Call of the Wild
Armenia has also introduced a new visa scheme for mainland visitors, with high hopes of attracting larger numbers. Varditer Harutyunyan, Chief Executive of ABIC, an agency specialising in tours to the country, said: "From last year, it became much easier for Chinese mainland people to visit Armenia when visa on arrival was introduced. Armenia has a very long history with many historical and cultural sites of interest to see.
"There are longstanding links between Armenia and the mainland: back in the heyday of the old Silk Road Armenians were, for a period of time, the only foreigners allowed to enter the mainland."
One foreigner who spent time on the mainland somewhat more recently is Canadian Peter Larocque, who founded Compass Safari three years ago after learning putonghua during a stint in Beijing. The company, one of a number at the fair offering special-interest and experience-based trips, organises safari packages to the main national parks in Tanzania, including the Serengeti.
Outlining his company’s strategy for attracting visitors from the mainland, Mr Larocque said: “We're already in the North American market and are now trying to expand into China. We've already established an office in Shenzhen and we offer a range of safaris in the mid-to-luxury price range. We've already visited a travel show in Beijing and, so far, we're also getting a lot of interest at this event."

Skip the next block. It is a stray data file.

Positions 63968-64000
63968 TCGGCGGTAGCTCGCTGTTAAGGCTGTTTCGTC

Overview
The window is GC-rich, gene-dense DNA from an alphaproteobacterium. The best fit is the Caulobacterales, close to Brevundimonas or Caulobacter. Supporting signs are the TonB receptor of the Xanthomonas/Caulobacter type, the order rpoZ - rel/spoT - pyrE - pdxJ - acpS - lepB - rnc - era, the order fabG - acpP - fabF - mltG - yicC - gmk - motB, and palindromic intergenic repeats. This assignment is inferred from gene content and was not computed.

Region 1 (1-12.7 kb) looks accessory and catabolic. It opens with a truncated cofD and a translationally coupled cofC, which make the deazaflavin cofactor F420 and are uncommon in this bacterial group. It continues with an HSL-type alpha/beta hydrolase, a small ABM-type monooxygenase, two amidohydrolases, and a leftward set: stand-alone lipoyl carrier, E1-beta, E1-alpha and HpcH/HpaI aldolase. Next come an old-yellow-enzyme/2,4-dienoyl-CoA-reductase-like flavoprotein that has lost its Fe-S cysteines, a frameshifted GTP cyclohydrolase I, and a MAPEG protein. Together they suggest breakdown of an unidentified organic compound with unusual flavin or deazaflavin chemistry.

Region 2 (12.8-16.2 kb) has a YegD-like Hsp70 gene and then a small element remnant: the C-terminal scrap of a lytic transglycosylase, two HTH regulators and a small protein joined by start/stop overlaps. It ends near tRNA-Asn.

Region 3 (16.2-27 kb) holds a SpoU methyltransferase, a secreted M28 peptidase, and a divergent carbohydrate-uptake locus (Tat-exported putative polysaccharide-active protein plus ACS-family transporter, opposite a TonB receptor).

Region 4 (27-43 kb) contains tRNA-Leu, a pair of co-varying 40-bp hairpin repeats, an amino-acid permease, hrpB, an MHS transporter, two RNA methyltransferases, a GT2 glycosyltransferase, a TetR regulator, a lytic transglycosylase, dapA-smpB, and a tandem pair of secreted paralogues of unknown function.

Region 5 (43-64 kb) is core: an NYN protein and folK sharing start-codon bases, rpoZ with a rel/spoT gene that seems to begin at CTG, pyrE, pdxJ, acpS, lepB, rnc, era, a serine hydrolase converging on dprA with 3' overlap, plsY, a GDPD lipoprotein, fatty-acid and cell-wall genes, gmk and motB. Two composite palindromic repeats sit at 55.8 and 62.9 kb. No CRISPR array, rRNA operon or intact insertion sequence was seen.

Norwegian Sami Adventure is a family-run company that also targets the adventure-market segment, albeit in a cooler climate, with its back-to-nature experiences in northern Norway. Visitors can stay in its “aurora domes” accommodation, view the northern lights, experience reindeer sledding and ice fishing, and visit the indigenous Sami people of Northern Scandinavia.
Eva Holzl, from Sami Adventure's Marketing Department, said the company was focusing on the Asian market and was at the fair to connect with local agencies. Holzl reported great success, saying: "We already offer tours with Chinese speakers. From 2015 to 2017, there was a 240% increase in our bookings from the Asian market, hence our attendance at this show."
The 2018 Shanghai World Travel Fair took place from 25-27 May at the Shanghai Exhibition Centre.